Cost: approx £15 – £20
The common problem with the design of the glove box liner is simple, it was cheap and cheerful to keep the costs down during production so it was made of cardboard. Anything wet on it ruined it, anything heavy in it ruined it, age ruined it. So eventually it will need to be replaced. There are plastic ones and cardboard ones. Quality varies considerably as well.
First job is to remove the old one. Most of the time they just sort of fall out as the deteriorate pretty badly. The problem you will have if it’s the original is the side fittings. The glove box was held in place by a pop rivet. To get that out without damaging the dash will not be a lot of fun.
As I have had my dash replaced I will take you through the steps anyway which will be handy if you want to replace the glove door or the striker bar at the top.
First job for me is to fit the striker bar at the top, this is held in place with two self tap screws into a metal plate rectangle in shape the has two corresponding holes drilled in it for the screws. The trouble here is to fit the plate at the top. The plate is designed to move around and adjustable with elongated holes at the top of the opening. Placing the plate you have to reach up to the top and locate behind a cross brace and align it up to a hole. Align the striker bar and a screw to a hole and just take up a turn or so, this leaves plenty of room to align the other hole and screw. Once you have fitted the second screw lightly nip up as you may have to adjust it to the door closure.
Next is the liner. There are two screws at the top and three at the bottom just in front of the door hinge. Depending on your liner design you can collapse the liner along the fold marks and just bust it through the front. Although this is the quickest and easiest way it will distort the liner shape, and of course slightly weaken the cardboard. My way to lift the box under the dash and wiggle it up into place behind the dash opening. You may also have to move some wire around or worst case drop the heater box down a bit. But this will give a crisper looking liner without any creases or bends.
Once you have the liner in place the top lip of the liner sits on top of the dash opening. Two screws will hold the liner in place. However I didn’t realise this as my liner had no inset screw thread to hold it in place. So I had no choice at this point so I my liner sits inside the opening to cover the gap. I had to be even more careful now as jamming it against the dash will ruin the corners of the dash and you will see this leading edge. Screw in some self tapper screws or the original screws into the holes at the top to hold it in place. I used some nice chrome screws to contrast against the black liner. No matter how careful I was I still damaged it a little. I will at a later date replace it again, but for now I doubt many will really notice, besides I quite like the chrome on black look. Nobody will see it behind the door so this little difference is to a show stopper.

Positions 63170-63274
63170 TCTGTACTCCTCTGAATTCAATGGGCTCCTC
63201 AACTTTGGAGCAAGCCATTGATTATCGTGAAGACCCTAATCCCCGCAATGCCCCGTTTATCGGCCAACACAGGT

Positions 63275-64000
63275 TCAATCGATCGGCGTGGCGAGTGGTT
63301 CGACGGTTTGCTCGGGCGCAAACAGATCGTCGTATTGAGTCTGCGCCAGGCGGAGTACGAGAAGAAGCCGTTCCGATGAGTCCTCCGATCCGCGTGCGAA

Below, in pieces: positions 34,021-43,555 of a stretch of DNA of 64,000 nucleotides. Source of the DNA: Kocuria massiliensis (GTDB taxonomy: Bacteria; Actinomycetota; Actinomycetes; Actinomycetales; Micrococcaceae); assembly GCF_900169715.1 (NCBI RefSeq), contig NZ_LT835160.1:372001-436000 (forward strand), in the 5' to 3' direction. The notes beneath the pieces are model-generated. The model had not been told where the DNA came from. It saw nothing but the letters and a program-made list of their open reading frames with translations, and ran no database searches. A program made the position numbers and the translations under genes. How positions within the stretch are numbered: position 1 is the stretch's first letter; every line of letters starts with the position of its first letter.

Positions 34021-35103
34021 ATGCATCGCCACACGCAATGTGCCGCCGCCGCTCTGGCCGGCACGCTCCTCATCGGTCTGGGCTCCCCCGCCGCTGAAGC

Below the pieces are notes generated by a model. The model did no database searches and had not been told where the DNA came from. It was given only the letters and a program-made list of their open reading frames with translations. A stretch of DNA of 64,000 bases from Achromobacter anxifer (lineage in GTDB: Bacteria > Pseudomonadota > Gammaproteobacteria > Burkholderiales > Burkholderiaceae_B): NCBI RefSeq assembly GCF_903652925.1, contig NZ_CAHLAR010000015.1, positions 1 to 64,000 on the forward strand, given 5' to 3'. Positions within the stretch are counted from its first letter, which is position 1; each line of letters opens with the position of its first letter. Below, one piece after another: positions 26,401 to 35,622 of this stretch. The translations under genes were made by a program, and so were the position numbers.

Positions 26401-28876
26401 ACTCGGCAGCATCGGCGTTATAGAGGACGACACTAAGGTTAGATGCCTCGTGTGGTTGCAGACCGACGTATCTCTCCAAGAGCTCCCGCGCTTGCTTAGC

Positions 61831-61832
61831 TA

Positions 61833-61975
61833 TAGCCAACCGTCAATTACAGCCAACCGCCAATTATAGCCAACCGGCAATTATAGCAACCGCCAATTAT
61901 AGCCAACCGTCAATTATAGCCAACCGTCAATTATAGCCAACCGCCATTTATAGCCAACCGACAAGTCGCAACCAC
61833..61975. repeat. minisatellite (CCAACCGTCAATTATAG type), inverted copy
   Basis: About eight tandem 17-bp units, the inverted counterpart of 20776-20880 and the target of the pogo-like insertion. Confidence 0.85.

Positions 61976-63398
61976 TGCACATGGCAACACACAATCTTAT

The bottom three screws can be reused on the original dash, but for mine I had to use self tap screws and self tap nuts at the bottom. This required the dexterity of a five-year old’s hands to get in the small gap. Again light nips until all the holes are fitted. Then tighten up. I didn’t have the hinge in place for this pic so you can see the further three holes just in front for the door hinge.
The sides of the glove box fit around the back of the dash and a two small screws will pull the sides into the dash and again close up any gaps.
This part may be optional if you removed the hinge: Fit the hinge to the inside of the glove box opening using the three small bolts and their washers, but don’t tighten fully Yet. The glove box door is held in place by three small bolts into the bottom of the door that will allow for a small amount of adjustment. Attach the drop cable to the side of the dash (right hand picture above) using the small self tap screw.
Slowly close the door to check that the hinge will clear the dash and the striker mechanism hits the bar and trips over the lock. You may have to adjust it all up a bit to align correctly. Once you are happy with the alignment make sure the door, hinge bolts and striker bar are all tightened up.
This took me about three hours to do properly for a couple of reasons. I didn’t want to collapse the liner, and I had to fit the striker bar and the retaining bolts for the bottom of the glove box. I wanted to make it look as crisp and clean-looking as I could.
If you are using the original fittings I suspect this can be done in about half an hour with a collapsed liner and original fittings. There will also be no need to align things up as I had to from scratch.
It fitted well but the cardboard liner is exactly that, cardboard. Any bends or creases will be seen and could ruin the desired new look.
So take your time and be gentle with it is the only hint I can give you.